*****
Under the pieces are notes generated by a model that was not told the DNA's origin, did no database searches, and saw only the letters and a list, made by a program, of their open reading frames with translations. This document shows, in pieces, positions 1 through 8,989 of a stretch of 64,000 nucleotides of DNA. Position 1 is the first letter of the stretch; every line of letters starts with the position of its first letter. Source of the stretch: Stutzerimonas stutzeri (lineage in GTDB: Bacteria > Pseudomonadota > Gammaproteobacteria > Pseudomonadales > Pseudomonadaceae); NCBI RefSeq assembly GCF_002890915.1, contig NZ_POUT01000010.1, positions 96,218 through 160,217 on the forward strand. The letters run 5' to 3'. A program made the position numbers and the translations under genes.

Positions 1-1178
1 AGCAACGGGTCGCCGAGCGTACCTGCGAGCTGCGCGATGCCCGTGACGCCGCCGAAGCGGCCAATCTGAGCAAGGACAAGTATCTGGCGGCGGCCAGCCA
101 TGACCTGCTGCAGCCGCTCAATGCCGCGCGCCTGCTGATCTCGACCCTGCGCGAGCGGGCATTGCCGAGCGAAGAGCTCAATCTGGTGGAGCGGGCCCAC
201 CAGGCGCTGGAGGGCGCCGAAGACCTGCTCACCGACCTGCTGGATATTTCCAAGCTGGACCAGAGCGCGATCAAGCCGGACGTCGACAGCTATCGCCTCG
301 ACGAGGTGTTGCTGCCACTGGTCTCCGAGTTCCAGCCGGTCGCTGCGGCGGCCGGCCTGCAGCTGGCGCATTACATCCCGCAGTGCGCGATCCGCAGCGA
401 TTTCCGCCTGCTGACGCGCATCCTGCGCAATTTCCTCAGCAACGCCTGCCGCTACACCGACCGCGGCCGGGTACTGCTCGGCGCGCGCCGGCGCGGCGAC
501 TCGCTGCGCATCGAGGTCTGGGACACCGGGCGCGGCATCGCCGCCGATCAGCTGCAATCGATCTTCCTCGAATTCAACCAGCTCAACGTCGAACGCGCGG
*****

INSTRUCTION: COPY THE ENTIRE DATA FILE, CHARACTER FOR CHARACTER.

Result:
Under the pieces are notes generated by a model that was not told the DNA's origin, did no database searches, and saw only the letters and a list, made by a program, of their open reading frames with translations. This document shows, in pieces, positions 1 through 8,989 of a stretch of 64,000 nucleotides of DNA. Position 1 is the first letter of the stretch; every line of letters starts with the position of its first letter. Source of the stretch: Stutzerimonas stutzeri (lineage in GTDB: Bacteria > Pseudomonadota > Gammaproteobacteria > Pseudomonadales > Pseudomonadaceae); NCBI RefSeq assembly GCF_002890915.1, contig NZ_POUT01000010.1, positions 96,218 through 160,217 on the forward strand. The letters run 5' to 3'. A program made the position numbers and the translations under genes.

Positions 1-1178
1 AGCAACGGGTCGCCGAGCGTACCTGCGAGCTGCGCGATGCCCGTGACGCCGCCGAAGCGGCCAATCTGAGCAAGGACAAGTATCTGGCGGCGGCCAGCCA
101 TGACCTGCTGCAGCCGCTCAATGCCGCGCGCCTGCTGATCTCGACCCTGCGCGAGCGGGCATTGCCGAGCGAAGAGCTCAATCTGGTGGAGCGGGCCCAC
201 CAGGCGCTGGAGGGCGCCGAAGACCTGCTCACCGACCTGCTGGATATTTCCAAGCTGGACCAGAGCGCGATCAAGCCGGACGTCGACAGCTATCGCCTCG
301 ACGAGGTGTTGCTGCCACTGGTCTCCGAGTTCCAGCCGGTCGCTGCGGCGGCCGGCCTGCAGCTGGCGCATTACATCCCGCAGTGCGCGATCCGCAGCGA
401 TTTCCGCCTGCTGACGCGCATCCTGCGCAATTTCCTCAGCAACGCCTGCCGCTACACCGACCGCGGCCGGGTACTGCTCGGCGCGCGCCGGCGCGGCGAC
501 TCGCTGCGCATCGAGGTCTGGGACACCGGGCGCGGCATCGCCGCCGATCAGCTGCAATCGATCTTCCTCGAATTCAACCAGCTCAACGTCGAACGCGCGG